A TV column by Jamie Hill
There’s something I love about the ‘impartiality’ rules of the UK’s television news.
Especially during elections.
Ofcom rules state that television news programmes have to show due impartiality throughout their programming and you can get a sense if they’re succeeding or not by the simple test of seeing who is accusing the news programmers of being impartial.
If it’s both sides of an argument, they’ve probably got it about right.
In recent weeks the BBC has been renamed the British Biased Corporation by people on the left and on the right. In my view, and I might be biased, that probably means that most of the time they get it about right.
But it’s a bloody difficult tightrope to walk. Why for instance, did the BBC give so much airtime to UKIP, who have no sitting MPs and hardly any to the Green Party, who have one sitting MP?
The BBC would claim that this is because they are still a political force who have had a massive impact on the country for good or for bad in recent years. They might feel a bit differently after the recent election though with only about two people and a pigeon coming out to vote for them.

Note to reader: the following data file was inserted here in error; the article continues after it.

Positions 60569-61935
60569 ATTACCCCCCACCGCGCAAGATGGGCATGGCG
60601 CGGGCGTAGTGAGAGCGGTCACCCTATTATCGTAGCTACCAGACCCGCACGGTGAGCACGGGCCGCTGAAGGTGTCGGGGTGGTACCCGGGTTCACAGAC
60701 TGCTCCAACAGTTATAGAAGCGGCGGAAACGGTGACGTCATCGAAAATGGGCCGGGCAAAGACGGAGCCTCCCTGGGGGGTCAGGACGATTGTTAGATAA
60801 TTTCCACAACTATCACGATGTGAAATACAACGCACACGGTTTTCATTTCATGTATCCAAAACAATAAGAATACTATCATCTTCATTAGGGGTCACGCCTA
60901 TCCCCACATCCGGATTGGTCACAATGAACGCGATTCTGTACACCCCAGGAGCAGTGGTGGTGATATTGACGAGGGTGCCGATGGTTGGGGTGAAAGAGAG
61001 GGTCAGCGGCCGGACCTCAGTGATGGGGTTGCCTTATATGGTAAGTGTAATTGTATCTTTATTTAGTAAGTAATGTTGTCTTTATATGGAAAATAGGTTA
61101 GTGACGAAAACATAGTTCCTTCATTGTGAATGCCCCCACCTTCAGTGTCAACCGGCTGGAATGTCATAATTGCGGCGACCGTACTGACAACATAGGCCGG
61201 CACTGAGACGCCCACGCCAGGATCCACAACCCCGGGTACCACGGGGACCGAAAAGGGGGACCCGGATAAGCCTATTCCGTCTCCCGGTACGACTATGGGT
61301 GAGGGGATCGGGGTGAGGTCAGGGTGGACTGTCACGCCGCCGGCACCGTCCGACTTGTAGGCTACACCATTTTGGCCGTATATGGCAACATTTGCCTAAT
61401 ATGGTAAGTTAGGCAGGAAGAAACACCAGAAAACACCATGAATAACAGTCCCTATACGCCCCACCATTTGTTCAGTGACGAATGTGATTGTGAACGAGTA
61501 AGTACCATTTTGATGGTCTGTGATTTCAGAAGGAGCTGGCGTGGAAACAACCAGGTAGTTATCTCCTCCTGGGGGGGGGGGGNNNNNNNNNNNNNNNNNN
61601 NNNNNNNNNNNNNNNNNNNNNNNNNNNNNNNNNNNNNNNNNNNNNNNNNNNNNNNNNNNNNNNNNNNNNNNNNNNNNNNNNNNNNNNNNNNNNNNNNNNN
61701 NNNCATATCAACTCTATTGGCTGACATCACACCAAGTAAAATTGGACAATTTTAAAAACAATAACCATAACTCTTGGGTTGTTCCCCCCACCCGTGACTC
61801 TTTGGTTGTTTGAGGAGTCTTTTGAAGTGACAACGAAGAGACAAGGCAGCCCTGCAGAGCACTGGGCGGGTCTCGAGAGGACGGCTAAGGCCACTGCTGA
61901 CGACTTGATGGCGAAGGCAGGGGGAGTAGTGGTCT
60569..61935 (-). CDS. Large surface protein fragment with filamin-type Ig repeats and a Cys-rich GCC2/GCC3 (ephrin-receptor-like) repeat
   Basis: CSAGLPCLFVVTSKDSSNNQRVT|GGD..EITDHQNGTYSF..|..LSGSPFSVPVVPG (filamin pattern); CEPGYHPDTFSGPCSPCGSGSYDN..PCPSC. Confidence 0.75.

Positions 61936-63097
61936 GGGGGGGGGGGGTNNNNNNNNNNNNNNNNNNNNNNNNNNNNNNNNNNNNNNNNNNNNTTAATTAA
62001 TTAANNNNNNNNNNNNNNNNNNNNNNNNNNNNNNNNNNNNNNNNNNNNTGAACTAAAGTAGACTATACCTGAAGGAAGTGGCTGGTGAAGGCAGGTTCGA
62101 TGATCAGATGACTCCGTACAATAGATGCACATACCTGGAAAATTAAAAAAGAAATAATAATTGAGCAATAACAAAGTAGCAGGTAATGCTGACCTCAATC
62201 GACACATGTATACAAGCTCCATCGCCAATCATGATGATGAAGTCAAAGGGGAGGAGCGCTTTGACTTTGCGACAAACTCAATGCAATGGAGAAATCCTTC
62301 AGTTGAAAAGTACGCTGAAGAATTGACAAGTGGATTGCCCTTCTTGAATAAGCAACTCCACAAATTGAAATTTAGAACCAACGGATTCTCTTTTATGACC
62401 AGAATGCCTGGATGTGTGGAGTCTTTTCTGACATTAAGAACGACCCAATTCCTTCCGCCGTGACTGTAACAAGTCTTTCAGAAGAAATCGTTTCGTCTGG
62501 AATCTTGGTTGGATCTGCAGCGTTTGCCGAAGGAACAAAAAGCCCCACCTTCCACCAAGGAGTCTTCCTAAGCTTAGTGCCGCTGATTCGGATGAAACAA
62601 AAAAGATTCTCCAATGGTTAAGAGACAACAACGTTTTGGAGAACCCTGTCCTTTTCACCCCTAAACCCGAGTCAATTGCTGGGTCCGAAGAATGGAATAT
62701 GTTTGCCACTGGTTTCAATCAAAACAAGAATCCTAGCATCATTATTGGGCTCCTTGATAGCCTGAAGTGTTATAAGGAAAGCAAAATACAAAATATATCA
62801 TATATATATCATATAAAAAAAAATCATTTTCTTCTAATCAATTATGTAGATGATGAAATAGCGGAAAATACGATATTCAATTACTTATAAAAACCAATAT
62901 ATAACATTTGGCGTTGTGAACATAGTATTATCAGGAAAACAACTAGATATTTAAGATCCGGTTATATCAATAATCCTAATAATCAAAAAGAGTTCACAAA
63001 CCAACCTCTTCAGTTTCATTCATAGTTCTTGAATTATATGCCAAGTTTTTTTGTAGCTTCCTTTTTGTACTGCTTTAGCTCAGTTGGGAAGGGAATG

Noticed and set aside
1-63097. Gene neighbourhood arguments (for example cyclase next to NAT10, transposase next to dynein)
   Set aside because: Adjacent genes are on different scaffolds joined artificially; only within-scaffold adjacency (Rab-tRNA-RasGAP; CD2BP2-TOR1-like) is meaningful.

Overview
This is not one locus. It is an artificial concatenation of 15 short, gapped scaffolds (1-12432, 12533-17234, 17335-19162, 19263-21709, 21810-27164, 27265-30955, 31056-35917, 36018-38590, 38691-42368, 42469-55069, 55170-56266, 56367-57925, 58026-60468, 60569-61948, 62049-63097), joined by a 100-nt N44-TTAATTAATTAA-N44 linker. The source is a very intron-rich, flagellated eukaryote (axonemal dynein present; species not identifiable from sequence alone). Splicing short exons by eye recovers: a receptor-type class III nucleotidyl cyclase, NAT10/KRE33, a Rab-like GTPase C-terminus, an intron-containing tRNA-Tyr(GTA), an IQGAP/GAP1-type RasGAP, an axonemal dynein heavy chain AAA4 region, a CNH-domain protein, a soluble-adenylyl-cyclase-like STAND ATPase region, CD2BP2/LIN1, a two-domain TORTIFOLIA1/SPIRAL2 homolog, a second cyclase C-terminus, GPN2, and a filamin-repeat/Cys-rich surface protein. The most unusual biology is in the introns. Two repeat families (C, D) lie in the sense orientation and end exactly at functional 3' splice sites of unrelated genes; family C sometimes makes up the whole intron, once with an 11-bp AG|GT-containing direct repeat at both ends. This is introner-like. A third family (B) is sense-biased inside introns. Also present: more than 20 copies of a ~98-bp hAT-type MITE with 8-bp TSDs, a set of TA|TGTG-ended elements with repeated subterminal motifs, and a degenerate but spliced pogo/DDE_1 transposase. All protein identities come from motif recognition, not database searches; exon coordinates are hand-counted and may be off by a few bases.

Out of all the UK broadcasters the BBC has the most difficult job when it comes to impartiality of its news programming. As an institution it’s expected to be above reproach and at times mistakes are bound to be made.
Personally, I’m just a tiny bit in love with Channel 4 News and it’s hour long insightful news coverage. It’s got room to breathe and to have proper debate. And it just feels like there’s proper gravitas compared to the frivolous flirtation of the now retired Bill and Carole on BBC Breakfast.
But compared with the US all of our TV news programming has a sense of gravitas that the Americans would kill for (probably with guns).
News as entertainment is the order of the day across the pond where celebrity stories are given as much credence as a hard-hitting political stories. And they wear their bias on their sleeves (just like our UK newspapers do).
It’s easy to look down on this style of news, and you can blame the 24 hour news cycle all you want, but we live in a world where a segment about the impending impeachment of the leader of the free world can be immediately followed by a story concerning a raccoon which got stuck in a fridge. I like that world. It kind of pops the self-important bubble between serious and frivolous. Just as long as the racoon is alright.